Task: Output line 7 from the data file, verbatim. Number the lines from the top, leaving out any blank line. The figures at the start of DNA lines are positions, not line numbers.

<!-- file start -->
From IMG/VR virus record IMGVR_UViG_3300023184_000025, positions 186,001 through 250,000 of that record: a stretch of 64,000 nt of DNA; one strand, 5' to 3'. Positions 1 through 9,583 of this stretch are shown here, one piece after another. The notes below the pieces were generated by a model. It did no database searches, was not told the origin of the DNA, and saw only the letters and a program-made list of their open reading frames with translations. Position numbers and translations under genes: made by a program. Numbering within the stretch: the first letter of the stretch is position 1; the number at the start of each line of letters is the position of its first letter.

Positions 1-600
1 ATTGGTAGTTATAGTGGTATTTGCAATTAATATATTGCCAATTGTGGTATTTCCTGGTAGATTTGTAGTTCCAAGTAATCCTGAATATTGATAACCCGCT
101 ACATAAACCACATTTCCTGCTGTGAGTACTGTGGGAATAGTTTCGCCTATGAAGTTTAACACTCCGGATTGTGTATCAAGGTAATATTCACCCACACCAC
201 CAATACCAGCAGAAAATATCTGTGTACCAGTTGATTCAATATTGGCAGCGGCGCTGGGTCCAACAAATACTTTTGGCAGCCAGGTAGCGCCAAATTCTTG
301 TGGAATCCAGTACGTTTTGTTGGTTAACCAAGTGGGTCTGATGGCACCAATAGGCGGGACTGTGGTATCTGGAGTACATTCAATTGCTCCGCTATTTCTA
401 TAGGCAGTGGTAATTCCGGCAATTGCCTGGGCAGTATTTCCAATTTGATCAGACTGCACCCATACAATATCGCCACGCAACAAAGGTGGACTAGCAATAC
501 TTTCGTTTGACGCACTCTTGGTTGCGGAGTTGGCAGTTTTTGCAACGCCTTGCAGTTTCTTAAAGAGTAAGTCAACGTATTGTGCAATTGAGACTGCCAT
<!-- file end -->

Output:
401 TAGGCAGTGGTAATTCCGGCAATTGCCTGGGCAGTATTTCCAATTTGATCAGACTGCACCCATACAATATCGCCACGCAACAAAGGTGGACTAGCAATAC